Building upon the momentum created in Detroit, this Jobs Conference gave us a golden opportunity to enhance our collective thinking about a set of questions--how to enhance growth, how to create a better framework for more jobs, how best to fight against social exclusion--which are at the heart of the concerns of the G7 countries.
The discussions of the past two days were very fruitful. They reinforced our conviction that to restore confidence and lay the groundwork for a healthy recovery, it was crucial to reach a consensus on the challenges facing our economies.
The development of a more global economy and advances in information technology are an engine for new economic opportunity and prosperity, but may also be seen as a source of dislocation and insecurity. Our challenge is not to slow the pace of change and erect barriers, but rather to encourage economic institutions and policies that ensure all our citizens can seize the opportunities to compete in the global economy and to master the technologies of the new century.
We do not need to choose between worsening unemployment and widening income inequality. We must achieve both economic growth and a widely shared prosperity. We recognize the crucial role of the private sector for achieving these goals. Although there is no single solution that fits all our various situations, during this Conference we learned from each other's experiences. Meeting these challenges cannot be achieved by labor policies alone--the robustness of the employment environment reflects the interaction of labor market policies with macroeconomic policies, structural policies, technology policies, trade policies, education and training policies, and welfare policies.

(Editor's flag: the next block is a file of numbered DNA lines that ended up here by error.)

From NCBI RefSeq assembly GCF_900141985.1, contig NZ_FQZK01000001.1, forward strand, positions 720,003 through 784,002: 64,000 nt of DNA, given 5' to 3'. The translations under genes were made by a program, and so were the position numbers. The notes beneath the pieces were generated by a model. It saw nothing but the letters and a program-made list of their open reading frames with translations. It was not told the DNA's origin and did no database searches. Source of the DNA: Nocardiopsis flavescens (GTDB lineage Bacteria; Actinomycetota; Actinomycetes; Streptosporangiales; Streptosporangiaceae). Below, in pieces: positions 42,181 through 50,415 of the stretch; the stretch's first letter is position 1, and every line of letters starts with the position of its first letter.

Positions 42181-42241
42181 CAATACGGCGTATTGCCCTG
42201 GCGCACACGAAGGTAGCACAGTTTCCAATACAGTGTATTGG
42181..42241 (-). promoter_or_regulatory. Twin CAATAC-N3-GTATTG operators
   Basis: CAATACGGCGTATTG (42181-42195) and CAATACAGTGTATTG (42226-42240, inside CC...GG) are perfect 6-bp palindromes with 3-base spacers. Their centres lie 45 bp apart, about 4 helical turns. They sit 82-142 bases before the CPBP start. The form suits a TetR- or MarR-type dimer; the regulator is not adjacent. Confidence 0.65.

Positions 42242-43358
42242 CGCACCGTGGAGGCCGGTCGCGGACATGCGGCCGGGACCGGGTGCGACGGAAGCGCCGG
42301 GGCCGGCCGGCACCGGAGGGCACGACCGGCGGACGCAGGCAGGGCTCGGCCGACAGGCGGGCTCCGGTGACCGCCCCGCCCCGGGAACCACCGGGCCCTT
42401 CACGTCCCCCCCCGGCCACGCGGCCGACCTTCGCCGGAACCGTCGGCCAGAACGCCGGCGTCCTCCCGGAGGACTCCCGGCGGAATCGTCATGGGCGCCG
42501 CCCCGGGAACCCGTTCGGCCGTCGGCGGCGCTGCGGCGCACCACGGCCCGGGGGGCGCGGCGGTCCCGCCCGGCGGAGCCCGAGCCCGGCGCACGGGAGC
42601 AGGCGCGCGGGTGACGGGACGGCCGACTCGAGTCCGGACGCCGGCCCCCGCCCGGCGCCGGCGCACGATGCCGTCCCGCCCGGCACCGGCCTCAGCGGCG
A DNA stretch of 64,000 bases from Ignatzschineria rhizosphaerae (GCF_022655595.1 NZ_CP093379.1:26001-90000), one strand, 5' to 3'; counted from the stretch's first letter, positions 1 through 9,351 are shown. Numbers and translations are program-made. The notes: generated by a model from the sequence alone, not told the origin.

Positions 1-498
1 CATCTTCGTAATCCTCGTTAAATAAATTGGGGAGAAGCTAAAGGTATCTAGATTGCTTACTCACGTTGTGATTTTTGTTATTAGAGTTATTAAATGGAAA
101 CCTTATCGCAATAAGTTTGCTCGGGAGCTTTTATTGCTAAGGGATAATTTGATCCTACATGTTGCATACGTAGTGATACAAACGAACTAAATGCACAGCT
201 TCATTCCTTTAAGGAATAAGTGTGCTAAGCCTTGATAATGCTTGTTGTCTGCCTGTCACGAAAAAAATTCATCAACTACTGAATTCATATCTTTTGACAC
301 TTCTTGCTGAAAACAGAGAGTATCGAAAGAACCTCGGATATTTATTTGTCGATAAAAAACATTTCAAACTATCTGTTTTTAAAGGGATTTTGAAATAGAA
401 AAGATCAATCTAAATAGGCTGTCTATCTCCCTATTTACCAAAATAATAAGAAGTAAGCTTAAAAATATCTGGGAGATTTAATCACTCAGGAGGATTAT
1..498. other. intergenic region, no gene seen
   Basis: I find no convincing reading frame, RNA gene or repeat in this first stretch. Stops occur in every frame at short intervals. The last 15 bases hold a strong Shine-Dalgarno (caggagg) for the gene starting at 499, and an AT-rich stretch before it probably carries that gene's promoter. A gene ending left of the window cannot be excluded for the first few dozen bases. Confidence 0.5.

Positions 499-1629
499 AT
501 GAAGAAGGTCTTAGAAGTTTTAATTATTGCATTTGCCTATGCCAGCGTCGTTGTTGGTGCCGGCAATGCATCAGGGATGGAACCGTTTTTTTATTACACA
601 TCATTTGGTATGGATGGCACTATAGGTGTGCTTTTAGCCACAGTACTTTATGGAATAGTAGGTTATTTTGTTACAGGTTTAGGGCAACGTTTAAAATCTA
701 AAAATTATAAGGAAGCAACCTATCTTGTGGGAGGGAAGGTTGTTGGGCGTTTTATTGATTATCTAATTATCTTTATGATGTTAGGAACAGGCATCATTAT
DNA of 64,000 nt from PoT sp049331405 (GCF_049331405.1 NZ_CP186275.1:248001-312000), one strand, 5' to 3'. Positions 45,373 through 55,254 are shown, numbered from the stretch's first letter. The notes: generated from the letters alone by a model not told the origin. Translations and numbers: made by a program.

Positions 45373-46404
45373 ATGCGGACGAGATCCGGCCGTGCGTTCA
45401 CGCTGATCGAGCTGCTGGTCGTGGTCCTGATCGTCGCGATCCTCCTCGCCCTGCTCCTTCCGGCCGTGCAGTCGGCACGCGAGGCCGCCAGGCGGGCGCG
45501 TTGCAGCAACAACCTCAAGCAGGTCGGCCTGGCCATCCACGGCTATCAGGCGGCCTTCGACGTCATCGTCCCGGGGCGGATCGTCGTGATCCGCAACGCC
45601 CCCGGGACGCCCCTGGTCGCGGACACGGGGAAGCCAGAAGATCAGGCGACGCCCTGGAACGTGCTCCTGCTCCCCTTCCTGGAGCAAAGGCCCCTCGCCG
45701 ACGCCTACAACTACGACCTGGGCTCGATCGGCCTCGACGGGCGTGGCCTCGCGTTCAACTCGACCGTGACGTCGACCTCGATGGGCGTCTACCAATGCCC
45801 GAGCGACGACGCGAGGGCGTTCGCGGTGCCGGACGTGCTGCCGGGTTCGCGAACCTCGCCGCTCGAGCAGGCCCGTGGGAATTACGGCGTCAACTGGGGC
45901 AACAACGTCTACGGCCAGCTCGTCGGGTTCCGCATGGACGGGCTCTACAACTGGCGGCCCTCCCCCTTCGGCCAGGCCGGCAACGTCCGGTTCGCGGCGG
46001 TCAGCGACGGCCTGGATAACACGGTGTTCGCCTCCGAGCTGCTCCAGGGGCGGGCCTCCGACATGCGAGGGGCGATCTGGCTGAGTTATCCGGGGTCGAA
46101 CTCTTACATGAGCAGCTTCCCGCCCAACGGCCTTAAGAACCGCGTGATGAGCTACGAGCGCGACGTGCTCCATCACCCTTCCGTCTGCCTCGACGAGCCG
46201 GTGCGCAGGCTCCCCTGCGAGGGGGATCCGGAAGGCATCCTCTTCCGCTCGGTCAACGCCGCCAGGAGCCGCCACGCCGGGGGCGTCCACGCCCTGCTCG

To meet these challenges, we will have to:
Strong growth will undoubtedly help to reduce unemployment. But much will still remain to be done to address the structural problems which impede job creation and income growth.
A - Creating the conditions for sustainable growth and strong job creation.
1. Vigorous, sustainable and non-inflationary growth can only be achieved in the context of healthy public finances.
The G7 countries must therefore endeavor to control public spending more effectively in order to reduce their deficits. Cuts
to Government expenditures should be carried out in the most efficient way, taking into account policy priorities, especially
those that improve employment prospects. Reducing deficits will help to create a more favorable climate for private investment
and income growth, against a background of moderate interest rates.
2. We reaffirmed our commitment to pursuing open trading policies because of their beneficial contribution to increased prosperity, employment and higher wage jobs. To that end, we call on trade ministers to maintain the momentum of trade liberalization through the World Trade Organization (WTO) at the WTO Ministerial Conference in Singapore in December. We also noted the importance of enhancing core labor standards around the world, and examining the links between these standards and international trade in appropriate fora. Therefore we await with interest the completion of the studies currently underway at the OECD and ILO on the social dimensions of international trade.